In: Lionsgate. The multimedia studio, which posted an overall loss during its 2009 fiscal year, is rebounding. From Variety:
"At a time when other media and entertainment companies are reporting downbeat earnings, Lionsgate's numbers roared past analysts' expectations Monday with its second-best quarter ever amid growth in nearly every division.
"In first-quarter tallies for fiscal 2010, the company saw a profit of $36.3 million for the period ended June 30 vs. $3.5 million a year earlier. Revenues jumped 30% to $387.7 million from a year-earlier $298.5 million.
"Lionsgate was the hot stock on Wall Street on Monday. Shares ended the day up 49¢ (8.2%) to $6.46. The stock was up as much as 11% in after-hours trading.
TV production revs soared 112% thanks to cable shows that are continuing (Weeds, Tyler Perry's House of Payne) and new (Nurse Jackie). Lionsgate TV's Emmy-winning AMC drama Mad Men kicks off its third season on Sunday.
"Home entertainment revs dipped 6%, a smaller decline than at other studios. And the company's recent acquisitions, Mandate Pictures and TV Guide Network, are starting to pay off asbottom-line contributors."
At post time Lionsgate shares are up $0.07, or 1.08% at $6.53.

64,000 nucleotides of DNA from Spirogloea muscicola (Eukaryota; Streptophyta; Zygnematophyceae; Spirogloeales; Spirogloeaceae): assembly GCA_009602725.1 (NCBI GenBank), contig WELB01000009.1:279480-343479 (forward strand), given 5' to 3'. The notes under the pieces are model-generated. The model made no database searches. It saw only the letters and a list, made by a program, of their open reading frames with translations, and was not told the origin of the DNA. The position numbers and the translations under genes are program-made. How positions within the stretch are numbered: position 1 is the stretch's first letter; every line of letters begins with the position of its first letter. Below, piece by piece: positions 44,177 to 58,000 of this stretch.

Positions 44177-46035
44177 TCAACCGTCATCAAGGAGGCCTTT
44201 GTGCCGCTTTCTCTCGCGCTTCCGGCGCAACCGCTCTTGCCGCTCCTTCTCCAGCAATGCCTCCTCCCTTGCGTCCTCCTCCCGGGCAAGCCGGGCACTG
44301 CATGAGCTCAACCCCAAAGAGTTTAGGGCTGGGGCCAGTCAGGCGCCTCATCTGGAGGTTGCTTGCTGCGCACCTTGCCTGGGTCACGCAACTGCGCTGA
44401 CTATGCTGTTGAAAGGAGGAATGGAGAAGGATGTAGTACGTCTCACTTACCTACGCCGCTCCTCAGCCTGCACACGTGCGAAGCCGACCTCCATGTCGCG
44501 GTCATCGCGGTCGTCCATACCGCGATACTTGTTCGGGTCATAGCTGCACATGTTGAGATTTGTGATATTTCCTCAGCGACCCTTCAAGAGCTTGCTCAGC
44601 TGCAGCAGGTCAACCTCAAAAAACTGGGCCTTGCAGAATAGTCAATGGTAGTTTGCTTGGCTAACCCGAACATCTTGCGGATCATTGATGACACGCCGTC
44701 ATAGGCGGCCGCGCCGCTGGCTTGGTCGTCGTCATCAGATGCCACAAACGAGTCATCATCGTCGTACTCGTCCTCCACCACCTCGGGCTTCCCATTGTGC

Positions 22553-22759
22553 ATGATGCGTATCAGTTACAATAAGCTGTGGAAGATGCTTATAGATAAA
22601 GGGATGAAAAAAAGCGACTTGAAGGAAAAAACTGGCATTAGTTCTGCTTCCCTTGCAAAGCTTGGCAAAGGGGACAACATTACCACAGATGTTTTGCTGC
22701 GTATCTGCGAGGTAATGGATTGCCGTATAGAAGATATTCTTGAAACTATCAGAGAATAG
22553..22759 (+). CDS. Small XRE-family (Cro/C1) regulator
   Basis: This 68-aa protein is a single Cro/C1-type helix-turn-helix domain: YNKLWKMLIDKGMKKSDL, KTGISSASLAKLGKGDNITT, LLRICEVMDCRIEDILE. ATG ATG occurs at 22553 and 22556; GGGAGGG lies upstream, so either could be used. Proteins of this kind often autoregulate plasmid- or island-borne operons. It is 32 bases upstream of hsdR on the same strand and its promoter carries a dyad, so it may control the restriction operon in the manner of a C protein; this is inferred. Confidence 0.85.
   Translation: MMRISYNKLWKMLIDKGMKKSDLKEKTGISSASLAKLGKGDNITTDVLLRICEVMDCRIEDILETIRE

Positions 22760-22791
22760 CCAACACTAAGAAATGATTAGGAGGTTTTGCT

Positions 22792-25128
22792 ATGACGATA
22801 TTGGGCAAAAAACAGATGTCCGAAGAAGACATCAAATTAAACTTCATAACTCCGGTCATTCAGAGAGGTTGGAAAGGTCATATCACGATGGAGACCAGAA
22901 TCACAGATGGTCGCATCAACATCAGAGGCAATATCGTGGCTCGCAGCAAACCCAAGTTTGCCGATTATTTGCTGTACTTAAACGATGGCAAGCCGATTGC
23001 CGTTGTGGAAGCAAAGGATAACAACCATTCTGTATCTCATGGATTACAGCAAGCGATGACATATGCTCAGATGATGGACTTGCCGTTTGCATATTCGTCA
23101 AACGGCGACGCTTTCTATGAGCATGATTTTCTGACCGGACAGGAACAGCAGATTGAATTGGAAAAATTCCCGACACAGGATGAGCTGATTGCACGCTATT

Out: Celebrities. Bright young Hollywood aint that bright. The death of Michael Jackson -- one of the first global celebrities -- underscored the dimness of the star wattage in the entertainment industry. Parallel to that, note the rise of non-celebrities like Jon & Kate and their unfortunate plus eight who have migrated from the cable ghetto onto the cover of Us Magazine, that culturally significant arbiter of early 21st century fame. For the first time in quite some time the so-called "A-List" is amorphous. Think about it: who is A-List? Will Smith certainly is, although he has had some recent clunkers. Is Tom Cruise? Although fabulously wealthy when was the last time he owned the box office (Valkyrie?)? Johnny Depp pretty much tanked in his disappointing Dillinger biopic.
But special effects and comic book movies are all the rage. From Bloomberg:
"Stars are losing some of their shine in Hollywood, not that any studio bosses have complained.
Of this year’s top five films, only Transformers: Revenge of the Fallen boasts a bona-fide star, Shia LaBeouf, whose credits include the last Indiana Jones picture and the thriller Eagle Eye. The biggest name in Walt Disney Co.’s animated Up, the year’s No. 2 film with $287.4 million in U.S. sales, is Ed Asner. The William Shatner-less Star Trek flew to $255.3 million in sales with a cast of mostly unknowns.
"'The celebrity of stars, which gave some certainty to the financial bigwigs, has shifted to franchises and sequels,' said Peter Guber, the former chief executive officer of Sony Pictures Entertainment. 'That’s where the certainty lies.'"
The interesting thing is that if one were pressed to name an A-Lister that everyone would agree on it would probably be President Obama, followed by the Clintons and maybe -- unfortunately -- Sarah Palin. None of them are in the entertainment industry.
Oh, and vampires. Vampires are very A-List right now (As the perfect metaphor for the debt society).